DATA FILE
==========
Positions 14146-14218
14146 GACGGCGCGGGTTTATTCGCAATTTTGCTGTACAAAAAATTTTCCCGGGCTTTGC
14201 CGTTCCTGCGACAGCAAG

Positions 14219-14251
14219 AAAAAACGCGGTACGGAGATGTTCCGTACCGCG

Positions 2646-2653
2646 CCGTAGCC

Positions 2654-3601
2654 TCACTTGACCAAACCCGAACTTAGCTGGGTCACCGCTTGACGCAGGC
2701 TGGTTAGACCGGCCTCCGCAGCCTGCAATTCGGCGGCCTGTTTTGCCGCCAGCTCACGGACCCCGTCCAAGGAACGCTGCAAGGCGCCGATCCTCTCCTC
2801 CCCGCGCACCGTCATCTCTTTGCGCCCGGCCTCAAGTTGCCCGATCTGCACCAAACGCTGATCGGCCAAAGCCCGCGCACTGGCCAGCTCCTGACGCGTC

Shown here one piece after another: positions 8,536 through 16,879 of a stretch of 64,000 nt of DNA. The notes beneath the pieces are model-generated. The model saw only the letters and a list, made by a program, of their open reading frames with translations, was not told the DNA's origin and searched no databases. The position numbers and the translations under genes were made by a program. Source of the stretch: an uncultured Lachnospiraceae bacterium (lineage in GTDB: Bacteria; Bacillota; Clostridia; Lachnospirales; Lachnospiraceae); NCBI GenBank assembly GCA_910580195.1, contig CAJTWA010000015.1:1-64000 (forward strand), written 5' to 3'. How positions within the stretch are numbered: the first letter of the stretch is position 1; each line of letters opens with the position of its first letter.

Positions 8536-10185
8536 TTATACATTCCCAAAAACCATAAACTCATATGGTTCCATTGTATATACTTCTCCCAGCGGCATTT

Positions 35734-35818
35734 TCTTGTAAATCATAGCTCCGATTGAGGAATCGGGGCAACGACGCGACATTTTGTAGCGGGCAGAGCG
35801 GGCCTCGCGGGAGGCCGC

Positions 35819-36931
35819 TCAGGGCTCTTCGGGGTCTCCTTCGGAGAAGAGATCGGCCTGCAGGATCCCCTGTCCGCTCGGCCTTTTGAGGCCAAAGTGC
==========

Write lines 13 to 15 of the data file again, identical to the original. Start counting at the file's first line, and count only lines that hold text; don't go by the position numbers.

Positions 8536-10185
8536 TTATACATTCCCAAAAACCATAAACTCATATGGTTCCATTGTATATACTTCTCCCAGCGGCATTT

Positions 35734-35818